1 cup quinoa, lightly toasted
1/4-1/2 cup maple syrup (depending on how sweet you like it and if you are using it as cereal or cutting it into bars.
1-2 Tbsp blackstrap molasses (optional)
1 cup culturing liquid (I have used ginger beer, milk kefir and coconut kefir with varying but equally nice results.) Water kefir, kombucha and whey will work as well.
1-2 Tbsp cinnamon
1 tsp pink or kosher salt
1/4 -1/2 cup any seeds or nuts you like (optional)
Dried fruit like unsulphered goji berries, raisins, blueberries or cranberries
For Post Ferment:
1/2 cup coconut oil (melted) or avocado oil
5-10 Stevia or monk fruit drops to taste (optional)
Diced fruit: apple, pear etc (optional)
Toast quinoa in a baking sheet at 250°F for 10 minutes
Combine oats, quinoa, seeds and fruit in a large bowl
Add fermenting liquid, maple syrup, blackstrap, salt and cinnamon or other spices.
Stir several times in the first 1-2 hours to keep it from clumping.
Leave covered for 12 hours or overnight. If you are using chia seeds you may need to add more fermenting liquid or water.
In the morning, add three coconut oil and any back sweetener you like. I use monk and stevia. Much of the sugars will have been consumed by the culture but it will still be sweet. Raw honey is also a good choice here.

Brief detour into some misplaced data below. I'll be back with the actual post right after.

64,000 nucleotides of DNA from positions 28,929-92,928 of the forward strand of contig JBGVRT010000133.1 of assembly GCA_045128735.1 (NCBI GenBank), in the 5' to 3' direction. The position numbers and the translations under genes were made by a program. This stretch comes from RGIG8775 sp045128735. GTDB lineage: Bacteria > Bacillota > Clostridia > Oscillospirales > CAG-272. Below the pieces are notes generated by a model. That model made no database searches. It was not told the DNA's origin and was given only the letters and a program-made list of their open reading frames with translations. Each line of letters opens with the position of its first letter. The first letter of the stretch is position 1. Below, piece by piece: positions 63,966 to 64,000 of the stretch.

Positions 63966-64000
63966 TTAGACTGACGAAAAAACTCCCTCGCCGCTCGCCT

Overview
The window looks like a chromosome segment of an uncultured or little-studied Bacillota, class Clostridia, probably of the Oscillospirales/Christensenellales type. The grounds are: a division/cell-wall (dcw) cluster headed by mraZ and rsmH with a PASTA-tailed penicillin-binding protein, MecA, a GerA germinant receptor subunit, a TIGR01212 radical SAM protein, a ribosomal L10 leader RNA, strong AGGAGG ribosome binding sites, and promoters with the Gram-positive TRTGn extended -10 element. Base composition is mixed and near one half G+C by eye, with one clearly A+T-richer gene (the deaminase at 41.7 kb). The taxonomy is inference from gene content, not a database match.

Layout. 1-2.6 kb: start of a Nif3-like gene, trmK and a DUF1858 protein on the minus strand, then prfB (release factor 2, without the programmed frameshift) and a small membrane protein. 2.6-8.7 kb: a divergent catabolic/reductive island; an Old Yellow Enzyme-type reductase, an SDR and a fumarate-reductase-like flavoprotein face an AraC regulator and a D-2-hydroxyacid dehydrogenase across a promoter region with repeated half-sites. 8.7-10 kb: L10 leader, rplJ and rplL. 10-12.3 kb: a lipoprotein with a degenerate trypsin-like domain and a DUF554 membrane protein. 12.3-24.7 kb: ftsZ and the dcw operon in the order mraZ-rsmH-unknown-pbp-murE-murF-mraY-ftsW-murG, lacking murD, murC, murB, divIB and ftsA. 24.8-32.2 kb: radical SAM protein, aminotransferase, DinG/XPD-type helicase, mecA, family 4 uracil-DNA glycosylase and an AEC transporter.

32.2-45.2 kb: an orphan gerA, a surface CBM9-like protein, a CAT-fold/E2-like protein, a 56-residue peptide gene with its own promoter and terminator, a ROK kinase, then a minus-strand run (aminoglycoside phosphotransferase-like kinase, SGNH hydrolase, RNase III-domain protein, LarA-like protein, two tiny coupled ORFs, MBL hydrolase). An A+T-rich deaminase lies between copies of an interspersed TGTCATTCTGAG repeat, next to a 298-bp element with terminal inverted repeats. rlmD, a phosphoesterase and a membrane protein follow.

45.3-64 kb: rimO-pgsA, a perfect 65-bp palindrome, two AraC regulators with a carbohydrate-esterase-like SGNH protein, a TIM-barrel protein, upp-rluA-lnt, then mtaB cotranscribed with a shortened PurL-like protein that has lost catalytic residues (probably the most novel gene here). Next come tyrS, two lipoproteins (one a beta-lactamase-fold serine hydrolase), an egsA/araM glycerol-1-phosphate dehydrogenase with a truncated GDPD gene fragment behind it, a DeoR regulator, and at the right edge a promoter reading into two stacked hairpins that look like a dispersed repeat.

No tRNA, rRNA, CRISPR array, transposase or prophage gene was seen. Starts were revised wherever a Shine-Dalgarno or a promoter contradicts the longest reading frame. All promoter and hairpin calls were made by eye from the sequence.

Lay out on a large parchment in a perforated baking sheet (you can use a normal baking sheet but it will take mug longer to dry). I use the fryer basket for my Breville Air Oven.
If you want it for bars you will need to pre-cut it now. Or a few hours into drying or it will get too crispy and crumble.
Dehydrate at 150°F for 8-12 hours. If it doesn’t breathe as in a standard baking sheet it can take up to 24 hours and you’ll need to break it up and flip or “toss” it.
Store in an airtight container for up to 2 weeks. I like to use a dehydrator to keep the probiotics alive. But if you don’t care about that you can just bake it in the oven at low temperature of 170°F for about 8 hours.
You can do this with 2 quart masons or a 2 Liter swing top and some fermenting lids and weights. I have taken to pouring a bit of avocado or olive oil on top of my vegetables to help keep out the bacteria.
The flavor is delicate and void of the bitterness I usually find in parsnips. I like them regardless but fermenting makes them palatable to even the worst parsnip critics. Like say, my husband and children.
For this recipe I used a 2 quart pickle jar.
8-9 parsnips – enough to fill a 2 liter sanitized jar or whatever jar you are using.
in the oven and heat to 180°F to sanitize everything.
Peel, rinse and chop your carrots either into sticks or rounds to desired thickness (we did both because littles were helping)
Fill your sanitized jar with washed, unpeeled and sliced parsnips (if not organic, peel and rinse them) leaving a couple inches room at the top.
Dissolve 1 1/2 – 2 tablespoons kosher salt, sea salt or pink salt per 2 cups non-chlorinated water and pour over the top, repeating until all your veg is covered. (I added the borrowed ferment liquid to top mine off)
Insert sanitized jar or fermenting weight to keep vegetables submerged. Close lid. If you do not have fermenting or swing lids, cover with a towel to keep bacteria out.